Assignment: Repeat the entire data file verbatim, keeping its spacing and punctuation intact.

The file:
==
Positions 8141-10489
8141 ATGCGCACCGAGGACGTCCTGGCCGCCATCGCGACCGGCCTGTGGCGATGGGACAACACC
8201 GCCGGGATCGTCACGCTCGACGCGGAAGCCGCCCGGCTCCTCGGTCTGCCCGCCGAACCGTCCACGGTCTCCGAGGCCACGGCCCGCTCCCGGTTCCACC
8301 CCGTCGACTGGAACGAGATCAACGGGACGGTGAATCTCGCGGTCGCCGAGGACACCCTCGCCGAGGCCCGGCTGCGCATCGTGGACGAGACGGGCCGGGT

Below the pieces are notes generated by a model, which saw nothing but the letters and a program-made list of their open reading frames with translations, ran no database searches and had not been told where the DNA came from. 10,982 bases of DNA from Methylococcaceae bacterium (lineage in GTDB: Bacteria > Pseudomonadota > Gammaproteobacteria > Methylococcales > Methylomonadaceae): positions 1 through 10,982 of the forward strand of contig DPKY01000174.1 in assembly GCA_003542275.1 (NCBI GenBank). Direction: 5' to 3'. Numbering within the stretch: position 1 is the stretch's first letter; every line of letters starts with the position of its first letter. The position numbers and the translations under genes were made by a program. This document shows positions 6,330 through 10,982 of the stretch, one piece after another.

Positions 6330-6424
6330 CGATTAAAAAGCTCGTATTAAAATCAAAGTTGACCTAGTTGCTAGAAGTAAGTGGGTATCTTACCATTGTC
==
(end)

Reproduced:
Positions 8141-10489
8141 ATGCGCACCGAGGACGTCCTGGCCGCCATCGCGACCGGCCTGTGGCGATGGGACAACACC
8201 GCCGGGATCGTCACGCTCGACGCGGAAGCCGCCCGGCTCCTCGGTCTGCCCGCCGAACCGTCCACGGTCTCCGAGGCCACGGCCCGCTCCCGGTTCCACC
8301 CCGTCGACTGGAACGAGATCAACGGGACGGTGAATCTCGCGGTCGCCGAGGACACCCTCGCCGAGGCCCGGCTGCGCATCGTGGACGAGACGGGCCGGGT

Below the pieces are notes generated by a model, which saw nothing but the letters and a program-made list of their open reading frames with translations, ran no database searches and had not been told where the DNA came from. 10,982 bases of DNA from Methylococcaceae bacterium (lineage in GTDB: Bacteria > Pseudomonadota > Gammaproteobacteria > Methylococcales > Methylomonadaceae): positions 1 through 10,982 of the forward strand of contig DPKY01000174.1 in assembly GCA_003542275.1 (NCBI GenBank). Direction: 5' to 3'. Numbering within the stretch: position 1 is the stretch's first letter; every line of letters starts with the position of its first letter. The position numbers and the translations under genes were made by a program. This document shows positions 6,330 through 10,982 of the stretch, one piece after another.

Positions 6330-6424
6330 CGATTAAAAAGCTCGTATTAAAATCAAAGTTGACCTAGTTGCTAGAAGTAAGTGGGTATCTTACCATTGTC